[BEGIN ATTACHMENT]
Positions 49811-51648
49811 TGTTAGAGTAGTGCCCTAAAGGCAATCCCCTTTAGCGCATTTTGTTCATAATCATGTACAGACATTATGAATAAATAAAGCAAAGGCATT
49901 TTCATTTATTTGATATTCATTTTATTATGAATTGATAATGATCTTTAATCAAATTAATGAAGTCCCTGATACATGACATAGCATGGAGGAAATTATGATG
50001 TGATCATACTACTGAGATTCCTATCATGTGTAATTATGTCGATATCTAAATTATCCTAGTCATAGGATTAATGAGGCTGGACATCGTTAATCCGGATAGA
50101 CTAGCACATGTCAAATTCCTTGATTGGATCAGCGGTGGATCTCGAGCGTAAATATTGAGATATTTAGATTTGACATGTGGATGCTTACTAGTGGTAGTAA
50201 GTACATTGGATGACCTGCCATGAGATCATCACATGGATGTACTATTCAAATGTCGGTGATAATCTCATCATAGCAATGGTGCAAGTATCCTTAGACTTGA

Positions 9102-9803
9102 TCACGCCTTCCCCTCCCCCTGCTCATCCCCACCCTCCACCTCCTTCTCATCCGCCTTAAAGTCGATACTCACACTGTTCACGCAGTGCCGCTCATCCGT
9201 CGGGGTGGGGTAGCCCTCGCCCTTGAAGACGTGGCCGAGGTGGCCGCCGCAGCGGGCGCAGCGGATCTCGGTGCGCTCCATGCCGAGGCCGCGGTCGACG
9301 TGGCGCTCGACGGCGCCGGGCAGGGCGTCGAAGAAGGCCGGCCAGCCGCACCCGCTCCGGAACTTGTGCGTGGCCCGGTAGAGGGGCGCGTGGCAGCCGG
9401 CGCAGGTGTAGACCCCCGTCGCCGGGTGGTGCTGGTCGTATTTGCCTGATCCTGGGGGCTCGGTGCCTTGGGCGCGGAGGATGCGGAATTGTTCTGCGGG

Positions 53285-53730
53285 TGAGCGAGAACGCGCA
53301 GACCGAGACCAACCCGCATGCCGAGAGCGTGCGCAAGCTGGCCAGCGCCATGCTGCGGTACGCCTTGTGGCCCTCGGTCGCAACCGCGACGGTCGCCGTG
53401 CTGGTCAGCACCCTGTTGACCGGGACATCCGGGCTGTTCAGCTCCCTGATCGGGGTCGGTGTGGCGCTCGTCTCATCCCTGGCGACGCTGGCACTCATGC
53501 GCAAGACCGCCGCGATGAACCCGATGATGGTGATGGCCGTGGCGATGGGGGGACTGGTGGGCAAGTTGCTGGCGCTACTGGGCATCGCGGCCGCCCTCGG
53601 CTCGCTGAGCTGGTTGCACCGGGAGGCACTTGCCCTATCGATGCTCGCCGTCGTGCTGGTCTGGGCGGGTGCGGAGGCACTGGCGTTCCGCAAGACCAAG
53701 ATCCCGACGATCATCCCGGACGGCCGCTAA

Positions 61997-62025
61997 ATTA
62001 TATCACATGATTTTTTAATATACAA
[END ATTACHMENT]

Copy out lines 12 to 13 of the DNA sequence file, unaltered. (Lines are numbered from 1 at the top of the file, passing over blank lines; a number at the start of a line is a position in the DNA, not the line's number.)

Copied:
Positions 53285-53730
53285 TGAGCGAGAACGCGCA